Our 1st day in China was jam-packed! We woke up to an amazing breakfast spread – more food than I’ve ever seen in my life. The hotel buffet had everything from personal omelettes to noodle bowls. Yum! After pigging out on a mix of Asian and Western-style breakfast foods, we piled on the bus and headed to Tianamen Square where we saw Mao Zedong’s mausoleum. His body now rests there in a crystal coffin draped with China’s national flag. We also visited the Monument to Fallen Heroes, China’s main congress building, and the famous red gate to the Forbidden City.
The Forbidden City was unlike anything I have ever seen before. After walking through multiple courtyards and ornately decorated buildings, I was in shock when our amazing tour guide Lisa pointed out a map of the city. We had only been through a few gates, and were just starting to get to the good stuff – the main palace, residences and their interconnected gardens, pathways and bridges. I learned so much about the grounds like the use of large metal bowls to store water in case of fire, and using the number of animals perched on the rooftops to determine the importance of the building. After a morning of walking we headed for a quick lunch and then embarked on a journey to visit the summer vacation grounds of the royal family.
Just as we were entering the Summer Palace all the visiting groups were pushed to the side by security as a highly ranked political member and their entourage arrived for some sight seeing. Everyone stood out of the way and looked on as military escorted them onto the palace grounds. We didn’t find out who the important visitor was, but we made sure they were well out of sight before following. The Summer Palace is an oasis made up of open water, gardens, and historic buildings. I was astonished to learn that the massive lake was man made!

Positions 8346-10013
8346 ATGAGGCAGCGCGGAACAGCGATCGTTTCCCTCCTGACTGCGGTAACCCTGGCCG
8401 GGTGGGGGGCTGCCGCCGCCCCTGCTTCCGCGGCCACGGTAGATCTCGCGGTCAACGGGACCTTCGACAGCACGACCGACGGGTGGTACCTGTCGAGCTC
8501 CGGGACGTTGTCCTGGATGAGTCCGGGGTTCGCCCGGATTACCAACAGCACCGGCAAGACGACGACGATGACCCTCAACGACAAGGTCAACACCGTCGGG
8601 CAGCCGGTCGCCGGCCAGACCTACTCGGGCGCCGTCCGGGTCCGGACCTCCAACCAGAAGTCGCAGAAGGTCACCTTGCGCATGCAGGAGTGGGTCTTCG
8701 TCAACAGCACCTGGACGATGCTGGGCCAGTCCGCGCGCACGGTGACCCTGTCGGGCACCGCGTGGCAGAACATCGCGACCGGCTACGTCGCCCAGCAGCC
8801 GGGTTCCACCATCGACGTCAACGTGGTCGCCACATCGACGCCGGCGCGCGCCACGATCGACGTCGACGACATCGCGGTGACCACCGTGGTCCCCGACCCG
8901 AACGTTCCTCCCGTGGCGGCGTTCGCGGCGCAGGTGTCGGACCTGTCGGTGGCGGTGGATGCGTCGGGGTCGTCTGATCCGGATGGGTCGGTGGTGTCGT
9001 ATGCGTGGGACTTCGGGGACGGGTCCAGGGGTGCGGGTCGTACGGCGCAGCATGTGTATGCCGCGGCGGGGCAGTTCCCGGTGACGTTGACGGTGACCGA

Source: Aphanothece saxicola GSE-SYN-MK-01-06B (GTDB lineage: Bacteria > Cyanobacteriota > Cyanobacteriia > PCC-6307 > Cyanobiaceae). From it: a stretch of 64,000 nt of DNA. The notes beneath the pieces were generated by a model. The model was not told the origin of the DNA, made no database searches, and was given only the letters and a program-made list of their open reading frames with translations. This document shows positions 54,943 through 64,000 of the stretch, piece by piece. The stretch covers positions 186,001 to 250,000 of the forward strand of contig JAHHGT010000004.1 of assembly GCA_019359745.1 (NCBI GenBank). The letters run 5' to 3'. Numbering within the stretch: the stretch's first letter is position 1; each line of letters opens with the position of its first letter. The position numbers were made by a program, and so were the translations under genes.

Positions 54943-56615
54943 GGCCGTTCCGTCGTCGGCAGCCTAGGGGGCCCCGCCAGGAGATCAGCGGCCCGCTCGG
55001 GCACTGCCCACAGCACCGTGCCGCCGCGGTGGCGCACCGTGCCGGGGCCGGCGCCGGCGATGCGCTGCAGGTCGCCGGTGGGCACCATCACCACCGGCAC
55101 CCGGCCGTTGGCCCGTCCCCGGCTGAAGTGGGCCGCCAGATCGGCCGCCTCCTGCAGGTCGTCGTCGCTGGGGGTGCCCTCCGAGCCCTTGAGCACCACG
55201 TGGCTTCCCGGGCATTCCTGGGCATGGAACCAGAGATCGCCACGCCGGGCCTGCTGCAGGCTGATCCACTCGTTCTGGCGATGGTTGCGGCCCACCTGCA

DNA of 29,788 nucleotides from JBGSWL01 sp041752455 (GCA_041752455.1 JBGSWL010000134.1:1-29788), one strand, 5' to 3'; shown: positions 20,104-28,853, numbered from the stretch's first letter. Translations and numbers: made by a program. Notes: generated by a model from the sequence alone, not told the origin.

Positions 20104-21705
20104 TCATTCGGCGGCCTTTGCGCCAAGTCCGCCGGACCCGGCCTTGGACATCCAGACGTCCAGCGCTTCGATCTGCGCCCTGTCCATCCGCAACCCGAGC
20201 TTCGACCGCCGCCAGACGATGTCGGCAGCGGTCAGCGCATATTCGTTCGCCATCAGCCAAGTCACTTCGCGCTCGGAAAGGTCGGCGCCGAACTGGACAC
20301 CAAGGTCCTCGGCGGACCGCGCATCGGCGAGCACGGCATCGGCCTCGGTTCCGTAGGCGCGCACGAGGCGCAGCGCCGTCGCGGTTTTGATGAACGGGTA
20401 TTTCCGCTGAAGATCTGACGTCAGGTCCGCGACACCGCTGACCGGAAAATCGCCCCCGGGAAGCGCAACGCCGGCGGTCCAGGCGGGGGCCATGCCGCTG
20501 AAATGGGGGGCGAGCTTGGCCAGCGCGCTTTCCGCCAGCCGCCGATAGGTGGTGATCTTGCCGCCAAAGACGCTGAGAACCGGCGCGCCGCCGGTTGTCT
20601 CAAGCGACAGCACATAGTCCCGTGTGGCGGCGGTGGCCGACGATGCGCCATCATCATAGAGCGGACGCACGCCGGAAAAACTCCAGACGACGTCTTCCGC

While touring the Summer Palace, Lisa told tales of Empress Cixi and her beginnings as an imperial concubine. She became very powerful after her husband passed due to the appointment of her son as Emperor. She ruled over China for 47 years in the throne behind the curtain. I found her story fascinating, and it was interesting to learn about her life and the other royalty who had walked in our footsteps centuries before. We strolled along the longest covered pathway in the world (728 meters), rode a boat across the lake, and watched as locals flew kites on the 17 Arch Bridge. The unique mix of old and new Beijing was highlighted by the differences between my ultra modern hotel and the ancient palaces.
After wrapping up our tour, we headed over to the Silk Market to pick up some gifts – some for family, friends and for us too! The market offered everything from chop sticks to silk pillow cases, fake designer bags and watches. I had a lot of fun bartering for the goods and left with some awesome finds and an appreciation for the local salespeople’s persistence!
A couple of funny things happened today. We were apparently pretty famous in China because people were constantly filming or taking pictures of us. Robin was especially popular amongst Chinese locals! We also had some fun learning how to perfect the “Asian squat” together. Someone approached Brian B. and rubbed his belly saying, “Happy Buddha!” Stay tuned to hear more about our shenanigans in China!
Here are some stats for our big first day:
Steps walked: 22,994 per person and 781,796 collectively!
Distance traveled on foot: 17.72 km.
Best deal at the market: 160 Yuan or approximately $32 CAD for a “designer” bag.
Number of times Robin was asked to take a picture: 22.
Blog post submitted on Edy the bear’s behalf by Study Tour participants Jennifer, Jolene, Chelsey & Azia.